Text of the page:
5. Speaker connections too close together. This is my pet-peeve with Yamaha Receivers. When using bare-wire end speaker cables, it is sometimes difficult to get the lead into the speaker terminals; another 1/32 or 1/16-inch distance between terminals would help.

6. Main remote control not intuitive. All remotes have a little learing curve, however, I found the buttons and functions on the main 2700 remote to be very small and not very well located. However, the Zone 2/3 remote was easy to use.

Final Take

Yamaha RX-V2700 Home Theater Receiver - Remote Controls

Yamaha RX-V2700 Home Theater Receiver - Remote Controls

Photo (C) Robert Silva - Licensed to About.com
The RX-V2700 delivers more-than-enough power for an averaged-size room and provides exceptional sound with its high-current amplifier design. Practical features that you would expect work very well, including: 7.1 channel surround processing, analog-to-HDMI video conversion, video upscaling, and Multi-zone operation.

Several additional innovative features of the RX-V2700 are the inclusion XM-Satellite Radio connectivity, (paid subscription required), built-in networking and internet radio reception capability, and both speaker connections or preamp outputs (your choice) provided for second and/or third zone operation.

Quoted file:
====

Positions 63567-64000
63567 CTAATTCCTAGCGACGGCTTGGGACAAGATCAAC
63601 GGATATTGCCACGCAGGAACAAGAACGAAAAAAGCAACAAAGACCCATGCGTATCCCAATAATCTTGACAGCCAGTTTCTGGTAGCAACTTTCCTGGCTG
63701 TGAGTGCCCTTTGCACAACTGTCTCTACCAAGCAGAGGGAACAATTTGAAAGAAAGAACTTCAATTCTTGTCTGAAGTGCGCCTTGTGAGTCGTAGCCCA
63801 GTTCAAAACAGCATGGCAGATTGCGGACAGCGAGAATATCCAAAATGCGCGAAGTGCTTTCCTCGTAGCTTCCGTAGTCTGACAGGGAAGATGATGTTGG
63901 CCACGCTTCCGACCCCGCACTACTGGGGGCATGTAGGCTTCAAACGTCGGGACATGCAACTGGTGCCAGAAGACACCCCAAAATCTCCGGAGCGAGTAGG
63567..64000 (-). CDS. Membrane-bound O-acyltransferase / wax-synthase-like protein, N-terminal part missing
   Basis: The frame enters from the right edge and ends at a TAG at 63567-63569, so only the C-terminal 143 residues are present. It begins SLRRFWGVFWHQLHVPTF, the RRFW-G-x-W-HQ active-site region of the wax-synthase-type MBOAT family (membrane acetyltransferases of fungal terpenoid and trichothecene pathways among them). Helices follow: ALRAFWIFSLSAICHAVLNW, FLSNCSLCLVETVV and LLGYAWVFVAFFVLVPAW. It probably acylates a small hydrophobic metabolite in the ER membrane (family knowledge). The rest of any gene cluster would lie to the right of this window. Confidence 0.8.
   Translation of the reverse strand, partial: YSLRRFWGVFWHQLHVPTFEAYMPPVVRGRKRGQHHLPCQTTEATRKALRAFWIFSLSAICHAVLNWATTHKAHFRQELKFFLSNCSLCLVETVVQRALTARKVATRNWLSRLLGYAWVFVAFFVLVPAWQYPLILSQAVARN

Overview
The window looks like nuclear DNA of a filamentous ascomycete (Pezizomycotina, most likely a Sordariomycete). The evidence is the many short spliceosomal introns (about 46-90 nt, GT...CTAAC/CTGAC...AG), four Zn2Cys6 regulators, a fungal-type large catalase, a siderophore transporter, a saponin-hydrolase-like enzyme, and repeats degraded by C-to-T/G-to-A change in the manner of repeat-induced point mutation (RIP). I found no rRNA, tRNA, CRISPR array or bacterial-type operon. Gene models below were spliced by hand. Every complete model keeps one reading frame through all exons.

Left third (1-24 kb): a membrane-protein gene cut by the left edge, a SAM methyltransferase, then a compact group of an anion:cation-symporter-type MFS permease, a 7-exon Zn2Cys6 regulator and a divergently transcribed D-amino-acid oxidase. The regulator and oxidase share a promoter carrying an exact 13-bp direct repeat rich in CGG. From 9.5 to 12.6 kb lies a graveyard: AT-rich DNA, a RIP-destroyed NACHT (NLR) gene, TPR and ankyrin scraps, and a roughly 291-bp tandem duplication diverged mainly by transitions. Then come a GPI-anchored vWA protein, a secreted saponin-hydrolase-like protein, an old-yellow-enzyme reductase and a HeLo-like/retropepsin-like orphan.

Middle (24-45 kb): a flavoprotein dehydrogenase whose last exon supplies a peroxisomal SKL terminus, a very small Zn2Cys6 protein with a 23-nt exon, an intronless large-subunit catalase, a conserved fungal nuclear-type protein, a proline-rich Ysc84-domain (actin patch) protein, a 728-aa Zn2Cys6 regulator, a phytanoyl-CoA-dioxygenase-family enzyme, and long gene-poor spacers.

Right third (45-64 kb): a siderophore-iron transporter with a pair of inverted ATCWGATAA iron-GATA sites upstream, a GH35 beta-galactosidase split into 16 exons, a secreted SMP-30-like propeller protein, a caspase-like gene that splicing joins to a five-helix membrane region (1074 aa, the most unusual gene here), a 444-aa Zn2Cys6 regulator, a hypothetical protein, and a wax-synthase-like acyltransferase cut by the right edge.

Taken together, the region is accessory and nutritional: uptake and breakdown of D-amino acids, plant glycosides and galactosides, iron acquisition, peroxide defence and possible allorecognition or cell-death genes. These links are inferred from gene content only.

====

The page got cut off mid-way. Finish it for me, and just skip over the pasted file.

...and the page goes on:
One of the indicators of a good receiver is the ability to perform well in both stereo and surround modes. I found the audio quality of the 2700 in both stereo and surround modes to be very good, making it acceptable for both extensive music listening as well as for home theater use.

I also found the analog to digital video conversion and upscaling functions worked very well. This simplifies connection of older components to today's digital televisions.

However, one important note is that the RX-V2700 has a lot of setup and connection options, which makes reading the user manual a must before inegrating it with the rest of your home theater system components.

The RX-V2700 packs in a lot of features and delivers great performance in its price class. If you are looking for a home theater receiver that can function as a complete centerpiece for your home theater system, consider the RX-V2700 as a possible choice. I give it 4.5 Stars out of 5.

Disclosure: Review samples were provided by the manufacturer. For more information, please see our Ethics Policy.